Empire of the Summer Moon: Quanah Parker and the Rise and Fall of the Comanches, the Most Powerful Indian Tribe in American History. By S.C. Gwynne. Scribner, 371 pp., $27.50.
By Janice Harayda
No Indians of the Southern Plains had a more fearsome reputation than the Comanches. Nomadic warriors who liked to attack under a full moon, they inspired terror with their horned buffalo-wool caps and their ability to fire arrows while clinging to the sides of horses. They gang-raped women, speared babies with lances, and tortured male captives, sometimes by burning them to death. After a massacre, an Army captain reported seeing evidence of beheadings and victims whose “fingers, toes, and private parts had been cut off and stuck in their mouths.”
In this worthy finalist for the 2011 Pulitzer Prize for general nonfiction, S.C. Gwynne denies neither these atrocities nor the many betrayals by whites that helped to foster the warriors’ thirst for vengeance. With journalistic balance and novelistic flair, he tells the story of the fall of the Comanches through the lives of three people who had entwined roles in it: Quanah Parker, their last great chief; his white mother, Cynthia Ann Parker, kidnapped by the tribe as a 9-year-old and removed from it against her will 24 years later by Texas Rangers; and Ranald Mackenzie, a brilliant Indian fighter who attended West Point with Gen. George Armstrong Custer. Of those three lives, only Quanah’s did not end in tragedy, and Empire of the Summer Moon shows the cost of the American ideal of Manifest Destiny both to those who pursued it and to those who obstructed it. Few stereotypes of Indians have proved more tenacious than that of the “noble savage,” but Gwynne shows that among native tribes as among whites, extraordinary courage often went hand-in-hand with comparable ignobility.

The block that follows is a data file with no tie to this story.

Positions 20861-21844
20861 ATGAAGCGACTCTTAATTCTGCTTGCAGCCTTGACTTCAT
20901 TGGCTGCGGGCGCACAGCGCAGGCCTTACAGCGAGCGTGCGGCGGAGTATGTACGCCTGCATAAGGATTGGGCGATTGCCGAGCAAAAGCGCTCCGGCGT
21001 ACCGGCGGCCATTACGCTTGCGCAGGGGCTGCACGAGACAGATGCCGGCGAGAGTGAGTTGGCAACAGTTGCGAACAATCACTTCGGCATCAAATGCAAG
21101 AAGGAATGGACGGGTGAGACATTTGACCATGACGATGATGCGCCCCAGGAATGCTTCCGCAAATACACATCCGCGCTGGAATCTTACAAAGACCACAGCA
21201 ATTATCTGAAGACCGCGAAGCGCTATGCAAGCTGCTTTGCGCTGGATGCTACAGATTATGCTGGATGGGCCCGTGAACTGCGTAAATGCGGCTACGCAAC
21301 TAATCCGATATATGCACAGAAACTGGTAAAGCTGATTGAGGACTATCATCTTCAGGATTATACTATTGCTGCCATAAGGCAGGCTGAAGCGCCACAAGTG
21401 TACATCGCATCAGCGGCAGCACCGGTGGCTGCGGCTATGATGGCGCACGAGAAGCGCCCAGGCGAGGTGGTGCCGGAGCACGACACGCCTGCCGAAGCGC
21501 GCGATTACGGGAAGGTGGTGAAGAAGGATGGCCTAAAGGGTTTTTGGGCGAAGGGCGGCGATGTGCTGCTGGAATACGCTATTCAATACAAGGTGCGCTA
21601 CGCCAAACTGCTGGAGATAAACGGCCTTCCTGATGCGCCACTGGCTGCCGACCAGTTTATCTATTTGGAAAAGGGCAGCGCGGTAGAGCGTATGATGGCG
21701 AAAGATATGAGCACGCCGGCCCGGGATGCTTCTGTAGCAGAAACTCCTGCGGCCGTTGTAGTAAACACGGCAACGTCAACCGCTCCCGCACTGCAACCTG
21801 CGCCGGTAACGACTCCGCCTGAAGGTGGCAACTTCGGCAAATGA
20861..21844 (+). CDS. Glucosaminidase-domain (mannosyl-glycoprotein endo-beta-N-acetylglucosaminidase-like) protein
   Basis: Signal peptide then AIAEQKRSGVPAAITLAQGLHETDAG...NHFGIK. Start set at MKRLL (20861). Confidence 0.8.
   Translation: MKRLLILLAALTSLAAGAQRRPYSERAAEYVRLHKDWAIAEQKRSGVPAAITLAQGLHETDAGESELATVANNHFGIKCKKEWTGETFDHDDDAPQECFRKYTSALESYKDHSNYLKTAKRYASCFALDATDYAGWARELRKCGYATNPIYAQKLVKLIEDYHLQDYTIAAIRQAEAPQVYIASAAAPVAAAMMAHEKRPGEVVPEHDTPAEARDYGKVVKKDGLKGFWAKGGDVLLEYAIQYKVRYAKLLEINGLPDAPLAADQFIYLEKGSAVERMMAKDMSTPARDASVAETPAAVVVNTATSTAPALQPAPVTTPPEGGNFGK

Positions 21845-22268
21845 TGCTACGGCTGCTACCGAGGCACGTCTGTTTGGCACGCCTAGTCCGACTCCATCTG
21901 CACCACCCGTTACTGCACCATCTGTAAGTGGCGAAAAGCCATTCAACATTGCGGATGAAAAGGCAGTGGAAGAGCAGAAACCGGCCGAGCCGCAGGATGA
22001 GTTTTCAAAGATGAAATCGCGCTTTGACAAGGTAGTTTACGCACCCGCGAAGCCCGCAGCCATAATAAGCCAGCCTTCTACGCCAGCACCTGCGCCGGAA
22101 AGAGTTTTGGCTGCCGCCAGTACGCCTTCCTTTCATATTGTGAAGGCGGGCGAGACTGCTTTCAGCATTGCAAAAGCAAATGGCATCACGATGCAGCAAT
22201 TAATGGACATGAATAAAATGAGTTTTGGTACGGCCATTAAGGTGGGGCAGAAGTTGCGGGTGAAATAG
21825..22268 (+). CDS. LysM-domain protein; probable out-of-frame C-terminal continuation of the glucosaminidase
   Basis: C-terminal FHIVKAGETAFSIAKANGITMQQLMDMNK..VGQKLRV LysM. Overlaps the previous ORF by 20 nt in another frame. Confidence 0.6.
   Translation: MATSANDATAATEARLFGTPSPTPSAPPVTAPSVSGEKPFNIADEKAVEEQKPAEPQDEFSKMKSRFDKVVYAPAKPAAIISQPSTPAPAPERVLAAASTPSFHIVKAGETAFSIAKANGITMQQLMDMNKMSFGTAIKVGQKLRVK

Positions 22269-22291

Best line: One passage describes what Comanches did after they gang-raped and shot several arrows into Martha Sherman, a white settler who was nine months pregnant: “They scalped her alive by making deep cuts below her ears and, in effect, peeling the top of her head entirely off.”
Worst line: In a rare descent into sentimentality and cliché, Gwynne writes of Cynthia Ann after whites recaptured her: “And maybe she thinks, just for a moment, that all is right in the world.”
Published: May 2010 (Scribner hardcover), May 2011 (Scribner paperback).
Read an excerpt from Empire of the Summer Moon.
You may also want to read: The Unredeemed Captive: A Family Story From Early America
You can follow Janice Harayda on Twitter at www.twitter.com/janiceharayda or by clicking on the follow button in the right sidebar. Jan is an award-winning journalist who has been the book columnist for Glamour and the book editor of the Plain Dealer in Cleveland.
© 2011 Janice Harayda. All rights reserved.